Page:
A super PAC has been set up to boost US Representative Conor Lamb’s campaign for the Senate – and if he raises as much money as he expects, it could help him close a financial gap with his main rival Democrat, Lieutenant Governor John Fetterman.
Messages sent to potential donors this week, obtained by The Inquirer, set the goal of spending $8 million on TV ads and other paid media before Pennsylvania’s primary election in May. Some big Democratic donors in Pennsylvania have received emails from famed political strategist James Carville introducing them to the group, Penn Progress, and asking them to support him.
“I wanted to tell you about the most important Senate race in the country in November, which is happening in Pennsylvania,” Carville wrote in an email. “There is no way for Democrats to expand our Senate majority if we don’t win the Pennsylvania Senate seat and the best person to win this race is my good friend Conor Lamb. … Conor has a tough primary, and I was hoping you could help him out by supporting Penn Progress, the independent effort set up to make sure Conor is our candidate.
In a memo Penn Progress sent to potential donors last fall, the group described themselves as “veteran campaign strategists with thirty years of electoral experience in Pennsylvania and beyond.”
Federal campaign finance laws place strict limits on the amount that individuals and many other political committees can donate directly to political campaigns. Super PACs are not subject to these contribution limits, meaning they can spend huge sums to influence elections. They are not authorized to coordinate their activities with or contribute to the campaigns they support.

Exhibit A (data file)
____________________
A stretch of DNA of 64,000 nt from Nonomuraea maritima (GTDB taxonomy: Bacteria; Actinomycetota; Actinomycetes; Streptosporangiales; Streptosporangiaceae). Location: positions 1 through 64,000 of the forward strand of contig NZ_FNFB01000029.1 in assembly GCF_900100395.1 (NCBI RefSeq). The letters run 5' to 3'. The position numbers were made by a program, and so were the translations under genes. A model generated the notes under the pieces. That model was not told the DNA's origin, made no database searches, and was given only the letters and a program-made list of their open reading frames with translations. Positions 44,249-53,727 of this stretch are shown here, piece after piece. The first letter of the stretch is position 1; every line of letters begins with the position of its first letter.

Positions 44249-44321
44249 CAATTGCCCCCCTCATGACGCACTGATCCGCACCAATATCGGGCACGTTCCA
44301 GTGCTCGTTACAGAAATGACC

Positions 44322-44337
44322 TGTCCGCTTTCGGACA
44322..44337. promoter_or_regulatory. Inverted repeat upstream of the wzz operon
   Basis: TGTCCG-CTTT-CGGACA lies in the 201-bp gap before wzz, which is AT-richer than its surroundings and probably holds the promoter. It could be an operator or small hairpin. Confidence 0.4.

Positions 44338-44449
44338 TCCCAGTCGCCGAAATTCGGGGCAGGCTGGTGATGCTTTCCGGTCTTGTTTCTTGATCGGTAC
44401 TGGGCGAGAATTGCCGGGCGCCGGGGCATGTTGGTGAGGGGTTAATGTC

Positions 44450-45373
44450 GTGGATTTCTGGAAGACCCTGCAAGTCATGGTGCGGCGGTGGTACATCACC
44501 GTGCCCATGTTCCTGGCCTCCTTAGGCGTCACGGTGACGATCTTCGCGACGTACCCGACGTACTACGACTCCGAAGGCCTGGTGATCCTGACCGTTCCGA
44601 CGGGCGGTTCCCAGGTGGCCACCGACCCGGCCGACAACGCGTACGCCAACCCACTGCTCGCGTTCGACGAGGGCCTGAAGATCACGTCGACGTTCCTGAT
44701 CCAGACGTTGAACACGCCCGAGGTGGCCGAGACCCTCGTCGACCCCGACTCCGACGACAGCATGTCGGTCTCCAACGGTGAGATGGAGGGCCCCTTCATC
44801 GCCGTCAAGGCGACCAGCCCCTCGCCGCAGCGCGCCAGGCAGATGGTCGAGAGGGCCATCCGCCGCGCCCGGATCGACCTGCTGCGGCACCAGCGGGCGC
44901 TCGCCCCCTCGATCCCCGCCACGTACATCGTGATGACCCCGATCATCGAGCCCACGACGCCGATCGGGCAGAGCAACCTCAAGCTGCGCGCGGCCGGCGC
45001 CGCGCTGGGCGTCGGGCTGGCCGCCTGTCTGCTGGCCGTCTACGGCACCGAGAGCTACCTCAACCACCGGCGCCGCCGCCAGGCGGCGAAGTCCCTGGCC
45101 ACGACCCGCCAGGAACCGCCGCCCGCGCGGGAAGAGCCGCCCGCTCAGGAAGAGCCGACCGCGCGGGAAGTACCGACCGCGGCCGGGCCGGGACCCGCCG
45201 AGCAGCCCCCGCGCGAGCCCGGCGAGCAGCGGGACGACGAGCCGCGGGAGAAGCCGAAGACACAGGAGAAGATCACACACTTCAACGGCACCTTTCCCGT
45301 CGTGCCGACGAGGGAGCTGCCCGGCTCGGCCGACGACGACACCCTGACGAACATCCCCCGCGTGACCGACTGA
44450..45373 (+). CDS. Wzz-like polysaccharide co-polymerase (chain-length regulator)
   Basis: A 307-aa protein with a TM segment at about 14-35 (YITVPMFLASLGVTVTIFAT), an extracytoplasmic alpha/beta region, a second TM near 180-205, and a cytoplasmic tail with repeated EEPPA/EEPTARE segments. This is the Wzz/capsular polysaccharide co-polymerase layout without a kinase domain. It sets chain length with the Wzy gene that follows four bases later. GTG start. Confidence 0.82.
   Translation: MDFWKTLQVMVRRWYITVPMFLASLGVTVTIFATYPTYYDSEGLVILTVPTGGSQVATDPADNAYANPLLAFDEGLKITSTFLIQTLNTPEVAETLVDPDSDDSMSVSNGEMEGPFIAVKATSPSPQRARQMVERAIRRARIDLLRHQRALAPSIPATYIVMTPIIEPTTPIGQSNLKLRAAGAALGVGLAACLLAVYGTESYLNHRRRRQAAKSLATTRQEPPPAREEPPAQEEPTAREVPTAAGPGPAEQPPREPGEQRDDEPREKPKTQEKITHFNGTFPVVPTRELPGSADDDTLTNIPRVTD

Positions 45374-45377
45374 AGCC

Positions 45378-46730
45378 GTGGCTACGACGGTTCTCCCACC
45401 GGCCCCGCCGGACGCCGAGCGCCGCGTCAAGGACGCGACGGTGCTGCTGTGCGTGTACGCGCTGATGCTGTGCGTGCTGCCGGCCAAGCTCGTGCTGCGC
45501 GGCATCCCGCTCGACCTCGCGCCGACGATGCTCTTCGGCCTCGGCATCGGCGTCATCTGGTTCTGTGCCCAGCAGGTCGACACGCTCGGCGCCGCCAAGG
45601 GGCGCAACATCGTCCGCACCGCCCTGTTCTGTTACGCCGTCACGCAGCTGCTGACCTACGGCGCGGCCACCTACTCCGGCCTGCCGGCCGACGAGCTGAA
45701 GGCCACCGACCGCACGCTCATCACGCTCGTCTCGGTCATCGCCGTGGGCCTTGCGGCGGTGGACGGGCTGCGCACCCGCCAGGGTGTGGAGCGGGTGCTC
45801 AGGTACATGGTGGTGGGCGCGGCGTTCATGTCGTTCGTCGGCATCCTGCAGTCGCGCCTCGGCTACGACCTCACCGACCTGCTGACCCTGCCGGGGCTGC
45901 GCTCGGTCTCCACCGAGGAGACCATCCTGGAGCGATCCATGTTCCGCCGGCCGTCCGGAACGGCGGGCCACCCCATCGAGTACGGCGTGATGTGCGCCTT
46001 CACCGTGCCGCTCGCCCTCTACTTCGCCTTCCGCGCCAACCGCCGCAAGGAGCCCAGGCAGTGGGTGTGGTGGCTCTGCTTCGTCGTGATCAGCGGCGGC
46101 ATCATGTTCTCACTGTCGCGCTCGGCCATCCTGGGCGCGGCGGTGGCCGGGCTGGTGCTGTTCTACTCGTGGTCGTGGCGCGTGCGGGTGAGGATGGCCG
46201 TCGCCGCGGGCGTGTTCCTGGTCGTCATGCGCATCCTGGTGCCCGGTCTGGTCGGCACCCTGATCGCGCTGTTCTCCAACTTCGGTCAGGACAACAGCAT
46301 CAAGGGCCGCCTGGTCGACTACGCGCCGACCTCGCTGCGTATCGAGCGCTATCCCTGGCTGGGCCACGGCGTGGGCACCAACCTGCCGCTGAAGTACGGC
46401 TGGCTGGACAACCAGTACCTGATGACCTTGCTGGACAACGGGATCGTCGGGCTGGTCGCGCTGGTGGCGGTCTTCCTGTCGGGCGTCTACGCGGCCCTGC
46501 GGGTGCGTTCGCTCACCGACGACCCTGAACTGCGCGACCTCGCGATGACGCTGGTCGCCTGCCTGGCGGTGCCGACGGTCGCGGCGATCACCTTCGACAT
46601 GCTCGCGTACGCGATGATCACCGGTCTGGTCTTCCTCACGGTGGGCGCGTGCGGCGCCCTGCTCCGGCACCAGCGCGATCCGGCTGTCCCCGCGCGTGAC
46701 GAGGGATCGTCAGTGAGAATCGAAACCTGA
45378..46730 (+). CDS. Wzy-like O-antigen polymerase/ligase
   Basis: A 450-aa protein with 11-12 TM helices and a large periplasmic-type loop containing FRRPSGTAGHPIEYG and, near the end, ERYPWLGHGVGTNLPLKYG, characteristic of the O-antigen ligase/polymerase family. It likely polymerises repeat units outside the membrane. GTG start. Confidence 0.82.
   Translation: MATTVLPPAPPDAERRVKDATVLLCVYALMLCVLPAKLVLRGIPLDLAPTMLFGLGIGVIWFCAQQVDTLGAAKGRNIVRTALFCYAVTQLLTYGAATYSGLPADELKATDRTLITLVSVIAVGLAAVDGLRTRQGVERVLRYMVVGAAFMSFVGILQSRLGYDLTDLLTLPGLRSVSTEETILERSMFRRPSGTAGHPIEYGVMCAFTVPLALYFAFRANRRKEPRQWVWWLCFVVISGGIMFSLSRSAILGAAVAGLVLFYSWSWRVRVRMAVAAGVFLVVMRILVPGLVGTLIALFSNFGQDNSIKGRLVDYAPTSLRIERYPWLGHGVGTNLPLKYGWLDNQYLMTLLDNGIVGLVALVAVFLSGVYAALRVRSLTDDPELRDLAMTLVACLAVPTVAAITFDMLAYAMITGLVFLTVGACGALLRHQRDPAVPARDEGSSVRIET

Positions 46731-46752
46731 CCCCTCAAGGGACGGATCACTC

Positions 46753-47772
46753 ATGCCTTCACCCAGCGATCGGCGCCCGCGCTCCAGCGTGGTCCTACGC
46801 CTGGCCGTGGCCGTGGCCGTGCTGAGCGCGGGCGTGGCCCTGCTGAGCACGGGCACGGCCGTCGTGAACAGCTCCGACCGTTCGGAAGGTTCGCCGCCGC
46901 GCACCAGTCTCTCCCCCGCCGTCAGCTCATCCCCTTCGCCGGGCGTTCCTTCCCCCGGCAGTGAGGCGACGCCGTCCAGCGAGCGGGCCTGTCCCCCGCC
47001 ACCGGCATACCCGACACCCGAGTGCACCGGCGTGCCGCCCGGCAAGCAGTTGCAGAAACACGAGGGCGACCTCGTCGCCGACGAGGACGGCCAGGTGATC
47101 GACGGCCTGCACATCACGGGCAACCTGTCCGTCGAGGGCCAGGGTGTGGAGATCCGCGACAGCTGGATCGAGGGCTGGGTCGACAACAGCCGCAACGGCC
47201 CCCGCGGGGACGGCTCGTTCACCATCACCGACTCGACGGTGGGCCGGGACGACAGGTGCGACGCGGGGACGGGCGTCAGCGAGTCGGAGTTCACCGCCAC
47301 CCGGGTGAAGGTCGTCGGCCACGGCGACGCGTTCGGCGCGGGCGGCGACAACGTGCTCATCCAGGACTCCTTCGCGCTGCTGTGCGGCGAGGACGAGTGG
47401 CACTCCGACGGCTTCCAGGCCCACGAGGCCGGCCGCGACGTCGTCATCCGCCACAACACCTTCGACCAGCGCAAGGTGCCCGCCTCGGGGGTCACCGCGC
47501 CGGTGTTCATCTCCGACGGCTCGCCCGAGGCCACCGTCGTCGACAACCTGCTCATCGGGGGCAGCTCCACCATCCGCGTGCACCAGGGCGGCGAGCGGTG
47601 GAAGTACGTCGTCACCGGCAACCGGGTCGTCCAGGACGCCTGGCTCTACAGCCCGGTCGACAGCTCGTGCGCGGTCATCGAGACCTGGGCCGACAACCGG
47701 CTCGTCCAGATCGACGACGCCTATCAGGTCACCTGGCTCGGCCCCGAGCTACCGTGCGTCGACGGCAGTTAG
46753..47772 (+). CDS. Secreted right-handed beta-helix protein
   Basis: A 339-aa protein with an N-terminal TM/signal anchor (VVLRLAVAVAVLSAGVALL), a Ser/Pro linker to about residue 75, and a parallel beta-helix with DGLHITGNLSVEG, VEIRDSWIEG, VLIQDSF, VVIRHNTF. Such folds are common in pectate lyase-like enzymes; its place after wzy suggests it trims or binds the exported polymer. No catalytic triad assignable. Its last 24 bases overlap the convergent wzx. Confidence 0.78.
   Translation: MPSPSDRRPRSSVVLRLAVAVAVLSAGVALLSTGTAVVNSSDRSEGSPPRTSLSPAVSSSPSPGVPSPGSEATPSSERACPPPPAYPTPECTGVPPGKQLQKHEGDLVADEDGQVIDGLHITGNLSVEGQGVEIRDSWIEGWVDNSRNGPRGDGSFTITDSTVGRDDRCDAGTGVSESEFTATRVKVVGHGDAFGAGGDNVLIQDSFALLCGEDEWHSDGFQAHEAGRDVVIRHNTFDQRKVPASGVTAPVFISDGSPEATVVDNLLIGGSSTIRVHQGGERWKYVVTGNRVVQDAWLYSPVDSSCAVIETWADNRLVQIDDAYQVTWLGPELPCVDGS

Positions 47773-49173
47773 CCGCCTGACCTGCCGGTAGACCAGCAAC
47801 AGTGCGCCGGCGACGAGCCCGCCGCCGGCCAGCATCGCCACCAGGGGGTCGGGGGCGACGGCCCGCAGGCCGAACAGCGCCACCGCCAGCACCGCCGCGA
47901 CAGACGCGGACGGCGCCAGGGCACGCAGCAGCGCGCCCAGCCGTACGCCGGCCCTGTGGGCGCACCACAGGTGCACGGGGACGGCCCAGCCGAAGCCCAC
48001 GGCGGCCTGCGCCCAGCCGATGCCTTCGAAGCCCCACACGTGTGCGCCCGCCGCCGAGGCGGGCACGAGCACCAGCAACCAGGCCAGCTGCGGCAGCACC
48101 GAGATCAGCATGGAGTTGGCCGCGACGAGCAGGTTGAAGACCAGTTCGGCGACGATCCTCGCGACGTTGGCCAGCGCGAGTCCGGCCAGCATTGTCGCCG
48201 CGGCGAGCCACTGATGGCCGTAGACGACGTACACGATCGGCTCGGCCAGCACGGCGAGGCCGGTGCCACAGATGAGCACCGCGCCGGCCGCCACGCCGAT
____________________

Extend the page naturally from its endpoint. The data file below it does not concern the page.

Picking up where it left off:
READ MORE: Oz spends his own money, Fetterman overtakes Democrats, and more from Pa. Senate fundraising reports
Penn Progress registered with the Federal Election Commission in September. He said he only raised $35,000 in 2021. His memo sets an ambitious goal of spending $8 million on paid media statewide, $200,000 on polling, and $60,000 on research, a website, and social media.
That kind of money could fill the fundraising chasm between Lamb and Fetterman, which raised $12 million last year and continues to draw huge sums from most regular small donors. Lamb raised $4 million last year after entering the campaign later, and entered 2022 with about $3 million in the bank, compared to Fetterman’s $5.3.
Steve Cozen, a prominent Democratic donor from the Philadelphia area, donated $10,000 to Penn Progress, according to the group’s federal filing. Cozen had already contributed the maximum allowed to Lamb’s campaign – $2,900 for the primaries and $2,900 for the general election. The Sheetmetal Workers Union, which endorsed Lamb, gave the PAC $35,000.
The companies listed on the memo as being involved are Ralston Lapp Guinn, which created digital ads for Eric Adams’ mayoral race in New York; ALG research, a survey company; Berger Hirschberg Strategies, a fundraising firm that worked for Washington Governor Jay Inslee’s presidential campaign; and D’Amico Strategy & Communications, which specializes in opposition research.
A website for PennProgress has not yet been set up.
The Republican Senate primary, already awash with spending from wealthy candidates, also includes at least three so-called independent spending groups — one for Mehmet Oz, David McCormick and Jeff Bartos.
The McCormick-aligned super PAC, backed in large part by fellow hedge fund executive Kenneth Griffin, recently bought a $12 million TV ad to hammer Oz.
-Writer Jonathan Tamari contributed to this article.